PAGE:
Equation (1) applies to one-dimensional points; we need an expression relating two-dimensional points. The x and y dimensions are independent under the prior, so the covariance matrix over 2D points is simply a block-diagonal matrix of two covariance matrices over 1D points. We permute this matrix so dimensions are ordered first by increasing point index, then spatial dimension. Formally, let \(X_I\) and \(X_J\) be the vertical concatenation of 2D points with indices \(I = \{i_1, \dots, i_m\}\) and \(J = \{j_1, \dots, j_n\}\). Define \(k(I,J)\) as the gram matrix of covariances \(k(i,j)\) for each pair \((i,j) \in I \cross J\). We define the prior covariance between point sets \(X_I\) and \(X_J\) as

\[
K(I,J) = k(I,J) \ocross I_2,
\]

where \(\ocross\) denotes Kronecker product and \(I_2\) is a 2x2 identity matrix. The result is a \(2 \vert I \vert \times 2 \vert J \vert\) covariance matrix over a sequence of stacked 2D variables with independent dimensions.

To estimate correspondences between \(X^A\) and \(X^B\), we follow the coarse-to-fine matching strategy in Serradell et al. (2012). We first find a coarse set of correspondences between branch points and tips using the method below. A fine-grained correspondence is then found between the densely spaced remaining points, conditioned on the coarse correspondences.

Given a (possibly empty) set of \(N\) correspondences, we can derive a posterior distribution over possible locations for points \(X^A\) in view B. For a given correspondence of size N, let \(X^B_N\) be the points in graph B corresponding to points in A with indices \(J_N = \{j_{1}, \dots, j_{N}\}\). Let \(J = \{1, \dots, M\}\) be the set of all vertex indices in graph A. The marginal posterior for point \(x^A_{i_*}\) is

\[
\begin{align}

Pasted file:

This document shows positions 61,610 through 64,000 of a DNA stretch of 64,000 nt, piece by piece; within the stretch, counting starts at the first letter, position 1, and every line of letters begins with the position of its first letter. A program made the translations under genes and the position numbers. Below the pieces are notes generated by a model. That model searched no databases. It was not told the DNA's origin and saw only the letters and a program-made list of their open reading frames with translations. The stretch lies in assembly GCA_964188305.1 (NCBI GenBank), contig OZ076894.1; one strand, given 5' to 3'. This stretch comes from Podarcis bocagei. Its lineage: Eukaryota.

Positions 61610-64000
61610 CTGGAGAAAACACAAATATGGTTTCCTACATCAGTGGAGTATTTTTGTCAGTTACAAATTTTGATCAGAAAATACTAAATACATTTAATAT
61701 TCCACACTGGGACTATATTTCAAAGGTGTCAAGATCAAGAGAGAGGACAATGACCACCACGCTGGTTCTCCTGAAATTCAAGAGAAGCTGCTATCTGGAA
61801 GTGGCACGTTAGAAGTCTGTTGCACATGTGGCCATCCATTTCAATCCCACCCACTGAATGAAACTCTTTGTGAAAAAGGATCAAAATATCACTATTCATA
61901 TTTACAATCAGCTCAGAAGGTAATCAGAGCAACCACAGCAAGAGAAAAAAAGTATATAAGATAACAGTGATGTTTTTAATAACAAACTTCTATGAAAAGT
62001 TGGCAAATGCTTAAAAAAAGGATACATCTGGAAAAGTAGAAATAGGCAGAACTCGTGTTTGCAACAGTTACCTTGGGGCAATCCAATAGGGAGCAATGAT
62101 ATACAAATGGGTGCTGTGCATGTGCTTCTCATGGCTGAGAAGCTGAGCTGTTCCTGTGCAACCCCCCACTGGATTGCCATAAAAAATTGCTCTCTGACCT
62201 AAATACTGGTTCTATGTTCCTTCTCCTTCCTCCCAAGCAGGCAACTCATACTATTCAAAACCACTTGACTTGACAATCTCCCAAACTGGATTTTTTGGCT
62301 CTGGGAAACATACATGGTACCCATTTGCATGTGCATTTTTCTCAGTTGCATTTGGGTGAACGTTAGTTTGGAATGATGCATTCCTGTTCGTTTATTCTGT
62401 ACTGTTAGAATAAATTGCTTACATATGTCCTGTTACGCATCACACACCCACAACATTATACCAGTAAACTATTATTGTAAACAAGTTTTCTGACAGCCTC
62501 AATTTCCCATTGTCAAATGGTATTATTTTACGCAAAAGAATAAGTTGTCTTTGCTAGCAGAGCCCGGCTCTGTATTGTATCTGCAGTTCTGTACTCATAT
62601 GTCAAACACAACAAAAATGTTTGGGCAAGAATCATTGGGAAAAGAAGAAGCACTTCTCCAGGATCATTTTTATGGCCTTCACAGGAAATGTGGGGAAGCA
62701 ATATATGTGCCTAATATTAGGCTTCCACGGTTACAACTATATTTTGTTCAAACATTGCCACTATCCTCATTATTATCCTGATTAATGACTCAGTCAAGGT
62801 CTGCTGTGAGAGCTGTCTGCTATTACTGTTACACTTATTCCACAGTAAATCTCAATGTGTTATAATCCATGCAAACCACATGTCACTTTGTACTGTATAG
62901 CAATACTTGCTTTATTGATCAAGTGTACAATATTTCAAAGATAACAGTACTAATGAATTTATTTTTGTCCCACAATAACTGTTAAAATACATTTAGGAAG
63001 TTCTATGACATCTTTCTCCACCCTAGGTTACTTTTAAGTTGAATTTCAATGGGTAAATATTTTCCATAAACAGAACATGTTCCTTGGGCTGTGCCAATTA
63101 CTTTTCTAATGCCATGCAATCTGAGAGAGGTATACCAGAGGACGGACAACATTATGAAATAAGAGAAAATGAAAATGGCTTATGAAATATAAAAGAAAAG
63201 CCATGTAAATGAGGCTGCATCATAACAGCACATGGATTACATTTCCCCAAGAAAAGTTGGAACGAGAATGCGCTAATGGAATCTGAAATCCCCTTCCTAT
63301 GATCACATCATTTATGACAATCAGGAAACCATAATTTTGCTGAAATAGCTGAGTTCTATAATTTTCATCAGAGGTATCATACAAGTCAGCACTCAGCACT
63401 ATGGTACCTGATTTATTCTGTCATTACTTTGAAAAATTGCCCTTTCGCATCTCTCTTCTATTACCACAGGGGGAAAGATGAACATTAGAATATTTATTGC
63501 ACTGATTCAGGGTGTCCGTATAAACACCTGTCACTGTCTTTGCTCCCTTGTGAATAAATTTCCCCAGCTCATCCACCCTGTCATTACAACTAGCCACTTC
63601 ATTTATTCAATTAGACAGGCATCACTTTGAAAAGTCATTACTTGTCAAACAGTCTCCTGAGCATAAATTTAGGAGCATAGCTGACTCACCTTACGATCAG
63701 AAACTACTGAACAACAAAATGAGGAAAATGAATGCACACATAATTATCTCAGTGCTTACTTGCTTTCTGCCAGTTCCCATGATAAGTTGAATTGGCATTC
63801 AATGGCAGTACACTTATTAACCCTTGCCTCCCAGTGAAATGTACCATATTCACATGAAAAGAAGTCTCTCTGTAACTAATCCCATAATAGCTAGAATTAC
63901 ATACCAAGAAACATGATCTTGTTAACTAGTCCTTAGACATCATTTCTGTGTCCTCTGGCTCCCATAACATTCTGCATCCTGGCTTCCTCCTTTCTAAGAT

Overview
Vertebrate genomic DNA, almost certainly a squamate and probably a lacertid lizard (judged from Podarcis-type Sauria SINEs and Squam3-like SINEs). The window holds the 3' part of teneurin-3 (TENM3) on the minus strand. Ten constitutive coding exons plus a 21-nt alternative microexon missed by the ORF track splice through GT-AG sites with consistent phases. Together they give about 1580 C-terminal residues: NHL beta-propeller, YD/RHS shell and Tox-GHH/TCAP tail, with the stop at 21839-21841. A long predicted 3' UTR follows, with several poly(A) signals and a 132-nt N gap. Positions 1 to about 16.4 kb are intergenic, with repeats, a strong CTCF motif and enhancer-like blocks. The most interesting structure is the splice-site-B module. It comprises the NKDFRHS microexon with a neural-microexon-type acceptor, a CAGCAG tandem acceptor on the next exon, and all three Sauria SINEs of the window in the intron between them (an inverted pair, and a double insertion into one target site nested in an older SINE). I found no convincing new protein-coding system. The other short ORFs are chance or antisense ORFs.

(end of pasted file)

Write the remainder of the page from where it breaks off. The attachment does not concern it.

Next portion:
\mu_N(i_*) &= K_*^T C^{-1}_N \left ( \begin{array}{c} X_N^B \\ \mu_E \end{array} \right ) \\
\sigma^2_N(i_*) &= K(i_*, i_*) + \sigma_n^2 I_2 - K_*^T C_N^{-1} K_* \text{, where} \\
C_N^{-1} &=
\left (
\begin{array}{cc}
K(J_N, J_N) + \sigma_n^2 I & K(J, J_N) \\
K(J_N, J) & K(J,J) + \Sigma_E
\end{array}
\right )^{-1}
\end{align} \\
K_* = K(J_N, i_*)
\]

However, because \(\Sigma_E^{-1} \) is rank-deficient, we must rewrite \(C_N^{-1}\) as

\[
\begin{align}
C_N^{-1} &=
\left (
\begin{array}{cc}
I & 0 \\
0 & S
\end{array}
\right )
\left (
\begin{array}{cc}
K(J_N, J_N) + \sigma_n^2 I & S K(J, J_N) \\
K(J_N, J) S & S^\top K(J,J) S + I
\end{array}
\right )^{-1}
\left (
\begin{array}{cc}
I & 0 \\
0 & S^\top
\end{array}
\right )
\end{align}
\]

Note that despite \(\Sigma_E^{-1}\) being rank-deficient, the expression above is non-singular.

Using the expression above, we can compute the z-score of each point in B against the image of each point in A. Starting with an empty correspondence set, we construct a set of correspondence candidates whose z-score is below a threshold. We use z-score as weights to sample a correspondence from that set, and use that correspondence to update the z-scores of all remaining candidates by conditioning on the new correspondence set. We repeat until no valid candidates exist. Unclaimed vertices are treated as outliers. We repeat this process several times and keep the best fit. To avoid spending time on bad matches, we quit early if the relative geodesic distances between corresponding graphs differ too greatly.

Fine-grained correspondences between remaining points can be found using the Hungarian algorithm using pairwise z-score as a cost metric.

The simplest approach to 3D reconstruction is to triangulate the corresponding points in two views. Multiple views can be chained together from pairwise correspondence using transitivity. A better approach would be to use my BGP model to find an optimal registration between sequences of recovered 3D trees. I don't know if I could fit both the above and that into a single conference paper, because the temporal BGP model is a bit complicated. I have a simpler model in mind that might work better, and might be easier to squeeze into the end of a paper.

None yet, working on it.

Still unclear how best to do evaluation. The original paper evaluated against synthetic data generated by VacuSynth, which we might be able to use too. They used mean squared error between estimated and true position, which I'm not thrilled with, because it doesn't explicitly capture whether the topology is matched correctly.

If Dr. Tabb's software works reasonably well, we could measure reconstruction quality and compare our reconstruction against hers. Ground truth would be the triangulated 2D ground truth, smoothed with hand-tuned BGP.

We could develop

Precision/recall against ground-truth curves.

Posted by Kyle Simek